Home Blog Weight bias in healthcare: Clinical implications and practical solutions

Weight bias in healthcare: Clinical implications and practical solutions

Author(s): Stacy Winters, ME.d, MSN, CRNP

According to the CDC, over 42% of American adults suffer with clinical obesity. Many seek treatment for obesity-related comorbidities only to find themselves on the receiving end of weight bias. Alberga and colleagues define weight bias as a prejudicial or negative belief about an individual based on their weight or size.

Patients with obesity routinely seek out healthcare professionals to reduce their weight only to encounter providers who are ill-equipped to address their needs adequately, respectfully, or empathetically—physicians, nurse practitioners, and nurses have all shown bias toward patients with obesity. This bias not only deters high-risk patients from seeking care, but serves as a barrier to quality care that can have devastating and lasting effects. Patients who experience weight bias develop mistrust toward the healthcare system, with many avoiding follow-up care and delaying preventative health screenings, which can lead to poorer health outcomes.

Attitudes about weight among health professionals are disturbing. Surveys show many physicians believe that patients with obesity are lazy and unattractive. In a study of a large cohort of medical students, Durkin found that 74% exhibited implicit weight bias, and 67% endorsed explicit weight bias. These biases were actually higher toward individuals with obesity than racial minorities, gays, lesbians, and the poor. And a study by Ward-Smith and Peterson of 358 nurse practitioners (NPs) found that NPs perceived overweight and obese adults as untidy; respondents also felt the adults were not as healthy or as suitable for marriage as those not overweight. Clearly, a change in attitude is needed.

What you can do

Here’s what you can do to reduce weight bias. 

Educate yourself about obesity. Obesity is a multifocal, complex disease process. It’s a disease of adiposopathy, pathologic adipose tissue, hormones, and proinflammatory proteins that is caused by genetics, dysregulation of the gut microbiome, and environmental, psychological, social-cultural, and financial factors. Patients with obesity are at higher risk for diabetes mellitus, hypertension, metabolic disease, cancer, sleep apnea, depression, and COVID-19.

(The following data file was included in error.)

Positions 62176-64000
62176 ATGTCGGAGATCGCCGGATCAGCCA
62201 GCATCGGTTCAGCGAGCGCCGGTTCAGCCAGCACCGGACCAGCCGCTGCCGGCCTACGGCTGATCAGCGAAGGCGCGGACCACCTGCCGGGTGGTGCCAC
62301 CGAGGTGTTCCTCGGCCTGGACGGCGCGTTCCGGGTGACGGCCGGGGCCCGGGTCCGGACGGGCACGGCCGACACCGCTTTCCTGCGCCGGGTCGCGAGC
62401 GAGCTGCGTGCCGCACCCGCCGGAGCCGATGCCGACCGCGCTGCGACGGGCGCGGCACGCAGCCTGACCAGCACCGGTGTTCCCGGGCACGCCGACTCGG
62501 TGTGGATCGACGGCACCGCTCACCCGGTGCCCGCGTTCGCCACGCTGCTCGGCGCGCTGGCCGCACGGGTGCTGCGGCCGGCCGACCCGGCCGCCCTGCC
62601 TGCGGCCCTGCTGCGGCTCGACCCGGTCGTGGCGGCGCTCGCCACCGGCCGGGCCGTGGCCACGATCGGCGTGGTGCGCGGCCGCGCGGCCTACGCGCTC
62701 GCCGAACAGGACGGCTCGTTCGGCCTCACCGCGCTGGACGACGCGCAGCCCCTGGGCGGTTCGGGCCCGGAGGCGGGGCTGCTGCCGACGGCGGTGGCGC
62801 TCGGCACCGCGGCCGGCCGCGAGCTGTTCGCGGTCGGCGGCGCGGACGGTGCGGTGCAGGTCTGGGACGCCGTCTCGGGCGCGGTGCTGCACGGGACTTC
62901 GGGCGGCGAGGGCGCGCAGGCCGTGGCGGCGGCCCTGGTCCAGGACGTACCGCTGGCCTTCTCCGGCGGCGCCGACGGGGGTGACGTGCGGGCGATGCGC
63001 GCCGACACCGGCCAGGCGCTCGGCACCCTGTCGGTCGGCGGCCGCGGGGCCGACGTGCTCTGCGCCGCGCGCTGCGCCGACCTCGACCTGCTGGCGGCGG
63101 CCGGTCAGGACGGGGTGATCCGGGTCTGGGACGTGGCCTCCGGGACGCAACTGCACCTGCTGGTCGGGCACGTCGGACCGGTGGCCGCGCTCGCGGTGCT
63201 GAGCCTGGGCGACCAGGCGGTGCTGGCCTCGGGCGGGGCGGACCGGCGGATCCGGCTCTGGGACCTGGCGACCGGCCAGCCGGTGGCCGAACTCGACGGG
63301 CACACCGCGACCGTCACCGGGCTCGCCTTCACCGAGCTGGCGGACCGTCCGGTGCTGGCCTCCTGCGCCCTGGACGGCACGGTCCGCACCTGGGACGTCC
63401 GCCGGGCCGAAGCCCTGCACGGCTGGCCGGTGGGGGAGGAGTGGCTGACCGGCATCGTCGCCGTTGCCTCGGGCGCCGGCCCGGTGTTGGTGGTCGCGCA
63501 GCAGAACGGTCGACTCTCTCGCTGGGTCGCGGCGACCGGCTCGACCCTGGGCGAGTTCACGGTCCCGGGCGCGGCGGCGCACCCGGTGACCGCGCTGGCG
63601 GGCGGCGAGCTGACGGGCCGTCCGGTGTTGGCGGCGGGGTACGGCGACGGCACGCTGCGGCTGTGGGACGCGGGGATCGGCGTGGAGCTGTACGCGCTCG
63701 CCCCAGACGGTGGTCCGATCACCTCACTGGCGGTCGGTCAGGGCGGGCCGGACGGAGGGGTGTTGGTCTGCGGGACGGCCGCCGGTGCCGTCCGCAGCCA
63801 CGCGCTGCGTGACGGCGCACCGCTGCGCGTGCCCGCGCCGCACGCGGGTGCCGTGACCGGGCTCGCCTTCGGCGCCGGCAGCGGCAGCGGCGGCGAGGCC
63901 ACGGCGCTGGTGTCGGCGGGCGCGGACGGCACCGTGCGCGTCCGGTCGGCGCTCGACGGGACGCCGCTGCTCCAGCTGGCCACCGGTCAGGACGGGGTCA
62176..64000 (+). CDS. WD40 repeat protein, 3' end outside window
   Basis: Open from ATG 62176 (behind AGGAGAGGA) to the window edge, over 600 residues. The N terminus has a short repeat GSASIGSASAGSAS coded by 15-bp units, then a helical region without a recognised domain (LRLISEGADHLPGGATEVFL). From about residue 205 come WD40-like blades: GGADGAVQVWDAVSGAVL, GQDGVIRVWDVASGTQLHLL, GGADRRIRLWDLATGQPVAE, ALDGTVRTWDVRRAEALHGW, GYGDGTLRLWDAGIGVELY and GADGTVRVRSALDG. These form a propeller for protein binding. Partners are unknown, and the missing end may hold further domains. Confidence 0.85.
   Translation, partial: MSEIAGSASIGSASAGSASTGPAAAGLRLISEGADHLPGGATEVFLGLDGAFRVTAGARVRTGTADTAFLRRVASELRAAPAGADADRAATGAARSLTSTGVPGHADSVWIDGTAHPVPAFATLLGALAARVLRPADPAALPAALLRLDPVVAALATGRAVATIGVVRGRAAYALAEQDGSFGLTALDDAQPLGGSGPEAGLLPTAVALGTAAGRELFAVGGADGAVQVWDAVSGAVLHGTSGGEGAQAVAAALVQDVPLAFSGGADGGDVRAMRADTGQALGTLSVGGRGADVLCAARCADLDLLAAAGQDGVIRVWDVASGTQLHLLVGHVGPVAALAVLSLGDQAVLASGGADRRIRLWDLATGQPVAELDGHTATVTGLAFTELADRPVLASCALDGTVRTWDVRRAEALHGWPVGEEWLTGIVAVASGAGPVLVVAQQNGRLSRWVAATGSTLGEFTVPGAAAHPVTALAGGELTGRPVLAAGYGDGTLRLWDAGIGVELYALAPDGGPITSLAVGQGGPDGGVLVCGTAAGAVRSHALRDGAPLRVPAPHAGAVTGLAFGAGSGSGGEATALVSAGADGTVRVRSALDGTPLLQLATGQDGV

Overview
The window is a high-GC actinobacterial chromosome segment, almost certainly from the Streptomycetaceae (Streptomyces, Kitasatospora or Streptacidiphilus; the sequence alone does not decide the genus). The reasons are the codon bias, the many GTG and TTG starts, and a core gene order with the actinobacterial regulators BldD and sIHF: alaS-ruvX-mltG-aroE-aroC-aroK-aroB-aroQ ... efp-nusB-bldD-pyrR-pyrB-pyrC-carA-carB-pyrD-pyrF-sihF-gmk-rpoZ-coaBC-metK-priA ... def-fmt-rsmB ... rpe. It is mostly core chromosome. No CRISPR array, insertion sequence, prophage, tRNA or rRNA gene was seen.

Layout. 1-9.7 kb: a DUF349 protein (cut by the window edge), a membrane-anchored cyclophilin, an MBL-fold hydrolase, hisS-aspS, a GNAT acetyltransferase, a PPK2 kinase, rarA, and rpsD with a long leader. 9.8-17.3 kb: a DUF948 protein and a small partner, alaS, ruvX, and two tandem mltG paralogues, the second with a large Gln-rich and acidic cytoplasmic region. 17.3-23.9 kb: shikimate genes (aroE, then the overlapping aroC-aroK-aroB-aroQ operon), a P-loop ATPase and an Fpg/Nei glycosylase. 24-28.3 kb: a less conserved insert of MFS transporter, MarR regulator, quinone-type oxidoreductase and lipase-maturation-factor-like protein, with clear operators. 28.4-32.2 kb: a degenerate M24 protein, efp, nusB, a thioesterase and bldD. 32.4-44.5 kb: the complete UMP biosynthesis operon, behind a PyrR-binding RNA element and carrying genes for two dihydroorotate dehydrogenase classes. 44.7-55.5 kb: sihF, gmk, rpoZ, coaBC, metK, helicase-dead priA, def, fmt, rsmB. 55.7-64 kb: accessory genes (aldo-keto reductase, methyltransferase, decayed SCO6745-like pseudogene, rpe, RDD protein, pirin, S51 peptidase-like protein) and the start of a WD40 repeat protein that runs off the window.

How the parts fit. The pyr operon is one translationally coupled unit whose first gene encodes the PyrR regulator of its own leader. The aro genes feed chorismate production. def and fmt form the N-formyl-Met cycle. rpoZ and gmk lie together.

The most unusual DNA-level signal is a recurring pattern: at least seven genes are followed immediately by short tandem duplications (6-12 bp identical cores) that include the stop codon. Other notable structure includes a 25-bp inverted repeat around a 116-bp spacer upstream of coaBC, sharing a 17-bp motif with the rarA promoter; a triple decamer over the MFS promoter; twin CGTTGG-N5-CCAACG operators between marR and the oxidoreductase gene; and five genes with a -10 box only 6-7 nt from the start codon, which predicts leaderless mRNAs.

Address the patient not their disease. Use “person-first language”, for example, rather than saying, “ I have an obese patient”, state, “ I am treating a patient with obesity”.

Take the Harvard Implicit Association Test for weight . This test can help identify if you have bias toward individuals with obesity.

Consider the social determinants of health. Consider income inequality, food access, food quality, housing, transportation, education, and health literacy as contributing factors when encountering patients with obesity. 

Use suitable equipment. Weigh patients on scales that exceed weights of 350 lbs., use large blood pressure cuffs to obtain an accurate reading, and refrain from weighing patients in a public area.

Eradicate obesity bias

Obesity is a diagnosis—not a personal failing. Everyone, regardless of their role in healthcare, must do their part to reduce the harmful effects of weight bias. It’s the last socially acceptable practice that contributes to healthcare inequality and it’s time for it to be eradicated.

Removing bias promotes a multidisciplinary approach to the complex disease of obesity. Healthcare providers must take a holistic approach, including psychological, pharmacological, health education and personal training interventions. Our focus must be on a comprehensive, restorative, and functional health approach.

It’s time to put health back in healthcare and treat patients with obesity with the respect they deserve.

Stacy Winters is a primary care provider in Frederick, Maryland, who works in obesity medicine and is a PRN nurse resource on multiple units for Frederick Health. Winters is a certified health coach, runner, and triathlete. She moderates the podcast Health-Chats Stay Well.

References

Alberga AS, Edache IY, Forhan M, Russell-Mayhew S. Weight bias and health care utilization: A scoping review. Prim Health Res Dev. 2019;20:e116.

Centers for Disease Control Prevention. Adult obesity facts. June 29, 2020. cdc.gov/obesity/data/adult.html

Cody Standford F. Addressing weight bias in medicine. April 3, 2019. health.harvard.edu/blog/addressing-weight-bias-in-medicine-2019040316319

De Lorenzo A, Gratteri, S, Gualtieri P, Cammarano A, Bertucci P, Di Renzo L. Why primary obesity is a disease. J Transl Med. 2019;17(1):169.

Durkin M. Doctor, your weight bias is showing. ACP Internist. February 2017. https://acpinternist.org/archives/2017/02/weight.htm

Fruh SM, Nadglowski J, Hall HR, Davis SL, Crook ED, Zlomke K. Obesity stigma and bias. J Nurse Pract.2016;12(7):425-32.

Lazarus E. What is obesity? Obesity Medicine Association. 2020.  obesitymedicine.org/what-is-obesity/

Puhl RM, Phelan SM, Nadglowski J, Kyle TK. Overcoming weight bias in the management of patients with diabetes and obesity. Clin Diabetes. 2016;34(1):44-50.

Wadman M. Why obesity worsens COVID-19. Science. 2020;369(6509):1280-81.

Ward‐Smith P, Peterson JA. Development of an instrument to assess nurse practitioner attitudes and beliefs about obesity. J Am Assoc Nurse Pract. 2016;28(3):125-29.

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